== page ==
By William Qualkinbush.
By William Qualkinbush
Georgia put up excellent numbers against the pass last season, finishing second in the SEC and eighth in the country in yardage allowed through the air (175.6 yards per game). A closer look at the numbers, however, shows a hole in the statistics.
Georgia’s defense gave up a low amount of yardage overall, but it gave up 7.0 yards per attempt, an average number nationally. In addition, opponents threw fewer times against Georgia than any other team in the country except Army, Florida Atlantic, and Illinois—a mere 25.1 attempts per game.
This could mean one of two things: Either the DBs for Georgia are extremely good, or the run defense is porous and opposing offensive coordinators are calling plays that are more likely to net yardage. A little of both appears to be true, and we’ll delve more into rushing stats when we look at the linebackers and defensive linemen.
The point is that Georgia’s statistical dominance against opposing passing games last season is partially a product of a low number of opportunities. It was also a product of experience, as four of the unit’s top five tacklers last season were seniors.
The top returner, Damien Swann, was superb, totaling 53 tackles, four interceptions, two sacks, and five pass deflections.
Otherwise, the Bulldogs will rely on new faces to fill gaps. The majority of the snaps will go to players who played sparingly, not at all, or in high school last season. Guys like Sheldon Dawson, Corey Moore, Connor Norman, and Devin Bowman will team with highly anticipated newcomers like safety Tray Matthews in the defensive backfield.
Perhaps the most important development for the Bulldogs may occur off the field. Josh Harvey-Clemons, a former blue-chip recruit slotted at the STAR position for Todd Grantham, is suspended for the Clemson game, so how Mark Richt’s staff plugs this hole could be a determining factor in the game.
Clemson had all kinds of issues in the secondary last season. Things were so bleak, former position coach Charlie Harbison’s exit for Auburn was received better than many around the country might have imagined. There is some excitement surrounding new secondary coach Mike Reed, but in Game 1, there probably should be a cap on expectations.
The Tigers were 73rd in the country against the pass last season, as teams exploited confusion and a lack of depth trying to keep pace with Chad Morris’ offense. There may actually be more question marks within the unit this season after graduation took both starters at the safety positions last year.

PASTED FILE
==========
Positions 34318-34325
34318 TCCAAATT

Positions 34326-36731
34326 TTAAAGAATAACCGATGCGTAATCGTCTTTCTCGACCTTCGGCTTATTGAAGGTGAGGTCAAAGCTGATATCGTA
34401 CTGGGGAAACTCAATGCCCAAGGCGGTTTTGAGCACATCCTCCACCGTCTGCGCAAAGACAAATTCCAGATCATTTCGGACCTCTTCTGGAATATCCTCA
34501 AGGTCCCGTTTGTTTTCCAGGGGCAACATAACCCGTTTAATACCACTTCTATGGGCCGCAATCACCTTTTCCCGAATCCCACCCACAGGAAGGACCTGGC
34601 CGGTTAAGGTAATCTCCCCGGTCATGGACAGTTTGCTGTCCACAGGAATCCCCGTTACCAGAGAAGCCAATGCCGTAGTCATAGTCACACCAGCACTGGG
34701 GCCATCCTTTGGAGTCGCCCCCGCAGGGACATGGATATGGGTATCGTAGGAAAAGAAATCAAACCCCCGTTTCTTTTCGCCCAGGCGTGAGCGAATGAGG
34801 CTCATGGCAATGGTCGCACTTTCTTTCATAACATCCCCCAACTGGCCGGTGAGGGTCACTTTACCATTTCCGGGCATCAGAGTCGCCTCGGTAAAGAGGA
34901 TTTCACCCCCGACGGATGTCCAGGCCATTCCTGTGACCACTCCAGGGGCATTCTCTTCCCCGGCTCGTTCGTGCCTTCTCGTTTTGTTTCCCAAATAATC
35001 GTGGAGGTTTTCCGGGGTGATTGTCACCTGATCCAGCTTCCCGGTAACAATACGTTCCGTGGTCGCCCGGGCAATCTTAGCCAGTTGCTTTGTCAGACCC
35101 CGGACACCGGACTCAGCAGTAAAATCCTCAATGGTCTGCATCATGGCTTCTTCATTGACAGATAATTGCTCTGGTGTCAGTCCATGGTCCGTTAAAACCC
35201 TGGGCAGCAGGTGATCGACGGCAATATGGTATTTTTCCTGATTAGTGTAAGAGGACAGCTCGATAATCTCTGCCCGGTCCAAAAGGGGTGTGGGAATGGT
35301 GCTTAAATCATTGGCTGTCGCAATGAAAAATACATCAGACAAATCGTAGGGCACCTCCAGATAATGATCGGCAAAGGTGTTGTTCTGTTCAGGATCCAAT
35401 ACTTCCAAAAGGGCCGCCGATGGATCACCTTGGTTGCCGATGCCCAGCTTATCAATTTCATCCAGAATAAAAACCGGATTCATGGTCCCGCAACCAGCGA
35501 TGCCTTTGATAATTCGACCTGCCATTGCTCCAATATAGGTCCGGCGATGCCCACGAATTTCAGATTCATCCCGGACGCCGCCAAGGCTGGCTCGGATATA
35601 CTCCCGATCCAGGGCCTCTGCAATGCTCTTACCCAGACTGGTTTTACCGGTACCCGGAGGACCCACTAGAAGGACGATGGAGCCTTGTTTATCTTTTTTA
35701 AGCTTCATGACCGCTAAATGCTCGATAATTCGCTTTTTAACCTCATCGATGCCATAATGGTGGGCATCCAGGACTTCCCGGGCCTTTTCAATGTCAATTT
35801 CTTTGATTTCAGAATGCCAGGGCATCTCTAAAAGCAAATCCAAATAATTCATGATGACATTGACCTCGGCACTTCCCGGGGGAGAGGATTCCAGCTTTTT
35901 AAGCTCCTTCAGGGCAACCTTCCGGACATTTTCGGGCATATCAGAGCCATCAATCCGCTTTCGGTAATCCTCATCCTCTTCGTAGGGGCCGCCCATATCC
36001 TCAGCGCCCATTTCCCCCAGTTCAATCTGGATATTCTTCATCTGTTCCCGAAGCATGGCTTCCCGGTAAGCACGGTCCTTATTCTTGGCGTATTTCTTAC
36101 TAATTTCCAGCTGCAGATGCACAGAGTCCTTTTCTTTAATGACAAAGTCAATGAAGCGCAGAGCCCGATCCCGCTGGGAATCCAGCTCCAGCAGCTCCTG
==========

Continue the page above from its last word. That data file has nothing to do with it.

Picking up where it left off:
The only thing certain about the Clemson defensive backfield is that Travis Blanks will get the vast majority of the snaps at one safety spot. Used as a nickel back for much of last year, the sophomore appears ready to lead this season after a 2012 campaign in which he amassed 49 tackles and seven passes defended.
Other than Blanks, it simply is not known who will man the other three positions for the Tigers. Returners Bashaud Breeland, Garry Peters, and Darius Robinson all have a shot to start at cornerback, but none showed a ton of consistency last season. Junior Robert Smith seems to have solidified the other starting spot at safety.
The most revealing number with regards to the Clemson DBs may be eight, the number of signees Dabo Swinney signed in the 2013 class that are expected to play cornerback or safety. Freshman Jadar Johnson showed ability in the spring, but rest assured all of the new faces will get ample opportunities to win playing time against the Bulldogs, including incoming freshman Mackensie Alexander.
The Bottom Line: Simply put, this is a no-brainer. Even given the suspension of Harvey-Clemons and major personnel losses to the NFL, Georgia still has more answers in the secondary than Clemson does. Considering how much both teams are expected to air the football out, question marks should be exploited on both sides.